What do road infrastructures, media networks, ferry boats, cell phones, automobiles, and airplanes have in common? As attempts to come to terms with the virtual and material distance separating people, objects, and information they are all technologies of mobility which deeply shape our ways of life, informing ideas, demanding new skills and practices, facilitating or impeding relationships, and restricting or enabling access to crucial resources.
Mobility studies concentrate on the intersecting movements of bodies, objects, capital, and signs across time-space, dissecting how practices, experiences, representations, and political dynamics shape new networks and lifeworlds. This book aims to reflect on the simultaneously technological and cultural (hence, technocultural) processes underpinning many of these forms of mobility, concentrating in particular in the North, Central, and South American social context.
Whereas in Europe the study of mobilities has begun to take a strong hold in academic units, professional research networks, and recognized publication outlets, the study of mobilities is still in its adolescence in the Americas. Yet, in contrast, mobility is very much part of the core of the social imaginary, geo-politics, and cultural life of the Americas. Indeed, to be «on the move» is among the most quintessential characteristics of what it means to be a citizen of the Americas. This book is the first to reflect on these dynamics within this large geo-cultural context.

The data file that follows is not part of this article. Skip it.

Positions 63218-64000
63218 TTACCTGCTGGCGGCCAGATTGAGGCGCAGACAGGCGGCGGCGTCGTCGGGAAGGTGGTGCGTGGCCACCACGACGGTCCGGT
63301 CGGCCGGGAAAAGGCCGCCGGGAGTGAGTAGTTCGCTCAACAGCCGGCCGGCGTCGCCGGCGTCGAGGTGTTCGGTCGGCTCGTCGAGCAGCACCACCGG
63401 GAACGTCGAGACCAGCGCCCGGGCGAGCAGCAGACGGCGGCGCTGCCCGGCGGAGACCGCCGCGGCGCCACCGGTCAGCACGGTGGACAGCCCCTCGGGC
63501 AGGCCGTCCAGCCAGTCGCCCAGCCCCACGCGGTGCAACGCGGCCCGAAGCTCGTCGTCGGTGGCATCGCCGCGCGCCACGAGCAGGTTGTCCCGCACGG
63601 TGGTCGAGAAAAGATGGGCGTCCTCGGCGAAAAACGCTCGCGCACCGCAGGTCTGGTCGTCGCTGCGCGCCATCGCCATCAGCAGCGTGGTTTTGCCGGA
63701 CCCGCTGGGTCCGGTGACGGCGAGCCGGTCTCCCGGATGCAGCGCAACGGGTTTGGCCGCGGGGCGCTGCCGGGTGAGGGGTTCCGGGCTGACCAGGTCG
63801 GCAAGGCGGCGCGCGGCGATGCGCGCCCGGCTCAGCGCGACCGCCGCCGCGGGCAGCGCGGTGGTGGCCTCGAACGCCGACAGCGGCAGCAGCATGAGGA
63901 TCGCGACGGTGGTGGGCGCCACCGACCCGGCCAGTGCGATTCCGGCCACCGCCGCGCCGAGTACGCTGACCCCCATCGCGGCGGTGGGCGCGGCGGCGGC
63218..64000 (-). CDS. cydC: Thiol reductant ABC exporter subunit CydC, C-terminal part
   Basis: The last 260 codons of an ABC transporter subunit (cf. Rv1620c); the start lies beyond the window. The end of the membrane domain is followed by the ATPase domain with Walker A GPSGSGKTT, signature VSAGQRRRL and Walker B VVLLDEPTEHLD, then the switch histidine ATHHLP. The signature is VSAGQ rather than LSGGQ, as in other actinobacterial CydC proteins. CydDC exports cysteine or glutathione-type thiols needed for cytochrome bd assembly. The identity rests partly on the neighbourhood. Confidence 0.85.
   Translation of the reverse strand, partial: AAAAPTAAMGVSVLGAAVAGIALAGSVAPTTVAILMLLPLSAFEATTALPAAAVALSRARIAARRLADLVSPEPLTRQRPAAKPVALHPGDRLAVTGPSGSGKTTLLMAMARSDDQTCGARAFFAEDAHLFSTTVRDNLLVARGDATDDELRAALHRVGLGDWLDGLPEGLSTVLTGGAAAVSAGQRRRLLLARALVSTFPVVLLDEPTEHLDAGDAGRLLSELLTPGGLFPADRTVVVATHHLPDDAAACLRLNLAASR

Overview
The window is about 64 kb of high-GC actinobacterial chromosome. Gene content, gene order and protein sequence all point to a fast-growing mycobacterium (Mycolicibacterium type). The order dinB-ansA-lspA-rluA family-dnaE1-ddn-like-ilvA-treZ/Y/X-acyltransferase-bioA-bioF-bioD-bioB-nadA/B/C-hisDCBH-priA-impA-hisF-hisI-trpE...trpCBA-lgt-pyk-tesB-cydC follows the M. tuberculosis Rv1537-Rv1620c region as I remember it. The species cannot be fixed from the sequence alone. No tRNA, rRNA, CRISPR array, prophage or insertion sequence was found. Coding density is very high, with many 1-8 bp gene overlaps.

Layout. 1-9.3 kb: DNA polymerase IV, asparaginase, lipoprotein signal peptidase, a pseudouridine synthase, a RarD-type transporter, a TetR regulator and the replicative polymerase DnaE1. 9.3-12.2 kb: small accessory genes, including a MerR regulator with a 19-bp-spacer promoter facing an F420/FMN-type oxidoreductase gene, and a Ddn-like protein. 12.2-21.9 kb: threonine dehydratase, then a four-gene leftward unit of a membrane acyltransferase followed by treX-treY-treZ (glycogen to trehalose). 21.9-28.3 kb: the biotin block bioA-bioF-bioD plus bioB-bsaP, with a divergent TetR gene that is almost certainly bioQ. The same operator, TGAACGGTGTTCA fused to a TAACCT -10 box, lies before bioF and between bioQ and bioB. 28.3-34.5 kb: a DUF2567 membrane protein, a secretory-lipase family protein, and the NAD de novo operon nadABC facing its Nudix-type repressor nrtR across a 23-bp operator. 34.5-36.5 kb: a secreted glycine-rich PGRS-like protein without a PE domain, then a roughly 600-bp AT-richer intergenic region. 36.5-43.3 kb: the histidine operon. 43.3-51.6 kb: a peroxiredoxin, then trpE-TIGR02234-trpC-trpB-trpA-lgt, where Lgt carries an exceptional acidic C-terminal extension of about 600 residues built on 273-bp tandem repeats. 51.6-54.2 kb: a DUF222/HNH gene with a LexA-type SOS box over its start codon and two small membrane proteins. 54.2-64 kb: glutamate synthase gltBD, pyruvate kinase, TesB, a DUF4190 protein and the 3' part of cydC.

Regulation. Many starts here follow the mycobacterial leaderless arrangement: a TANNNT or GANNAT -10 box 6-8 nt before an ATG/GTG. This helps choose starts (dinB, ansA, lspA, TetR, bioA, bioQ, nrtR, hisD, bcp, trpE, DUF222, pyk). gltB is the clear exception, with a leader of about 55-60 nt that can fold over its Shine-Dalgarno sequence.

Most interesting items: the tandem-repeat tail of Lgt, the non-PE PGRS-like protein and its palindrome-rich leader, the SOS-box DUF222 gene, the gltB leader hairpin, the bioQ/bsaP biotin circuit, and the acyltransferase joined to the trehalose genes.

New York, Bern, Berlin, Bruxelles, Frankfurt am Main, Oxford, Wien, 2012. 296 pp.
Contents: Phillip Vannini/Lucy Budd/Ole B. Jensen/Christian Fisker/Paola Jirón: Technologies of Mobility in the Americas:
Introduction – Mimi Sheller: Virtual Caribbeans: Edens, Economies, Elsewheres – Rob Shields: Knowing Flows: How Migration
Research Meets Mobilities Through Digital Technology – Ole B. Jensen: If Only It Could Speak: Narrative Explorations of Mobility
and Place in Seattle – Nick Scott: How Car Drivers Took the Streets: Critical Planning Moments of Automobility – Lucy Budd:
Selling the World: Airline Advertisements and the Promotion of International Aeromobility in National Geographic, 1964-2004
– Jennie Germann Molz: Solidarity on the Move: Technology, Mobility, and Activism in a Hospitality Exchange Network – Christian
E. Fisker: Glimpses of Motility of the Networked Self Across the Life Course – Kim Sawchuk/Barbara Crow: Seniors, Cell Phones,
and Tactical Restriction – Phillip Vannini/Rhys Evans: Haunting Technologies: Performing Memories of Place Through Effervescent
Mobilities – Tamara Shepherd/Leslie Regan Shade: Mobile Phones as a «Necessary Evil»: Canadian Youth Talk About Negotiating
the Politics of Mobility – Jim Conley: A Sociology of Traffic: Driving, Cycling, Walking – Noel B. Salazar: Imaginative Technologies
of (Im)mobility at the «End of the World» – Paola Jirón: Technology and Technicians Out of Control: The Implementation of
Transantiago From a Daily Mobility Point of View.